When the Pittsburgh Steelers take the field for the first time this year, the offense will look a bit different in places, as will the defense, but the starkest contrast, at least on the former side of the ball, will come at the tight end position following the retirement of Heath Miller and the recent release of Matt Spaeth.
Miller, a 2005 first-round draft pick, had been one the Steelers’ foundational pieces on an offense that had gone to three Super Bowls and has steadily risen in recent years. He was the security blanket for quarterback Ben Roethlisberger and an unselfish player who had the ability to put up All-Pro statistics if the offense allowed for it, but instead was content to put his nose into a defensive end from time to time.
Spaeth was a third-round draft pick in 2007, the inaugural Mike Tomlin class, and was one of three players remaining from that group before his release, leaving Lawrence Timmons and William Gay alone to represent that 10-year-old class.
In nine seasons, Spaeth served seven of them in Pittsburgh, including the past three seasons. He spent two years in Chicago after completing his rookie contract, but the Steelers quickly and happily re-signed him when he was released following the 2012 season.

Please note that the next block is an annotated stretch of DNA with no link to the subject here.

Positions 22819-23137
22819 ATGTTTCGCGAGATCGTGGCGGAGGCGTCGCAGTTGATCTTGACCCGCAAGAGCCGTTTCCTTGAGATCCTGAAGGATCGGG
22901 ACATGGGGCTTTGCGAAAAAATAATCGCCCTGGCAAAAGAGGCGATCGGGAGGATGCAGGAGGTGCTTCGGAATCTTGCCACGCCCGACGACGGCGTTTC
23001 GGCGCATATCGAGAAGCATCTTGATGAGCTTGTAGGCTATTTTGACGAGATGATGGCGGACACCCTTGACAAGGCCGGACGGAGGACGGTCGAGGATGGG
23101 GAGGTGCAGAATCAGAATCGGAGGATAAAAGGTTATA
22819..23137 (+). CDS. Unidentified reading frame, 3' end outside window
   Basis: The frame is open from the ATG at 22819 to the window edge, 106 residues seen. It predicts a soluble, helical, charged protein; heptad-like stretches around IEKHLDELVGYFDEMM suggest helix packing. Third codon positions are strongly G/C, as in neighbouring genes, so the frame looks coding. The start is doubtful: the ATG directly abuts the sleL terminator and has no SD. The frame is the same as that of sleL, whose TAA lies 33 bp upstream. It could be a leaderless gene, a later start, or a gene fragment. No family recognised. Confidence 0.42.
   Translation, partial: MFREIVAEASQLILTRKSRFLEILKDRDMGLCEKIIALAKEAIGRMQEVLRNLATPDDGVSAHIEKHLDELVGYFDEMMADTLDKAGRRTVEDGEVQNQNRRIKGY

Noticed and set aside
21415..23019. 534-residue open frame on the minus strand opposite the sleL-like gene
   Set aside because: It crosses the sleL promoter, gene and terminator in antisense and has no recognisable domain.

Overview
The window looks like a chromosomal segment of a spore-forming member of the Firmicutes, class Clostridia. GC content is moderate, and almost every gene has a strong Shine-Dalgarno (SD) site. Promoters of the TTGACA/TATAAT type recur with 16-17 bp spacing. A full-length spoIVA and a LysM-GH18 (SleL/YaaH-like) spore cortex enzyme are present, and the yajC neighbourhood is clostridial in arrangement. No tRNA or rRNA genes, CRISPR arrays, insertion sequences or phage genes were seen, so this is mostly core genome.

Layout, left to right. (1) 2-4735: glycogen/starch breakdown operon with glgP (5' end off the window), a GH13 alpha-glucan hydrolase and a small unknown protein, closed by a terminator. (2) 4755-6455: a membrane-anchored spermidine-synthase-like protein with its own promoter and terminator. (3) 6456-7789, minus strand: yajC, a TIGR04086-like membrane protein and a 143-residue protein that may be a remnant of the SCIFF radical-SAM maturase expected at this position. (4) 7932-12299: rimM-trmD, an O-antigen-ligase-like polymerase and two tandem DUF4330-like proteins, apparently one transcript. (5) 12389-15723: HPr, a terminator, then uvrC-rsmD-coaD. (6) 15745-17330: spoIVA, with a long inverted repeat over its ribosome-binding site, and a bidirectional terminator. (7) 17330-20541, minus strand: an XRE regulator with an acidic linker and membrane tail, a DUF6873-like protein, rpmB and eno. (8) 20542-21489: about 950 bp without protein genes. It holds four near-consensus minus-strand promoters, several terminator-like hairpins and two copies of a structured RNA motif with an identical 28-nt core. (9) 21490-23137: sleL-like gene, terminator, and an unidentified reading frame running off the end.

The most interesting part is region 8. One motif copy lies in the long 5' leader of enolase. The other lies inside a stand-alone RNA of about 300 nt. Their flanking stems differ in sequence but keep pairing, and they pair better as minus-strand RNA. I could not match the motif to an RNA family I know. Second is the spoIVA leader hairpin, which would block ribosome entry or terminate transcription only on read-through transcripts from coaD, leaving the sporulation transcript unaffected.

For the majority of the past decade, Miller and Spaeth were the Steelers’ one-two punch at the tight end position, but now that combination is gone, and the Steelers have looked to replace them with new faces, and different styles of tight ends than the traditional cloth from which those veterans were cut.
While second-year tight end Jesse James might well grow to fit into that mold, the Steelers’ new top tight end, free agent signing Ladarius Green, is very much a departure from the Miller and Spaeth quintessentially Steelers-type tight end.
Somewhat of a glorified wide receiver, the 6’6” Green possesses elite speed for his position and is able to run vertical routes like few tight ends are able. It is no wonder that he spent nearly two thirds of his passing snaps lined up as a wide receiver, which is a stark departure from how Pittsburgh has utilized their tight ends.
Though we still have a great deal to learn about the young man, first-year tight end Xavier Grimble might give the appearance as a bit of a different breed of tight end from Miller and Spaeth as well, a more athletic body with purportedly flashy hands to make some ‘wow’ catches as a result of his physical assets.
The release of Spaeth opens the door wide open for him to make the 53-man roster and pair with Green and James, and perhaps veteran h-back David Johnson, in a new assemblage of tight ends for the Steelers, a group of players who combined have only eight games of playing experience with Roethlisberger in the past two seasons.
There may be a learning curve, but with the way the Steelers’ offense has been evolving in recent years, it may be a necessary and beneficial change.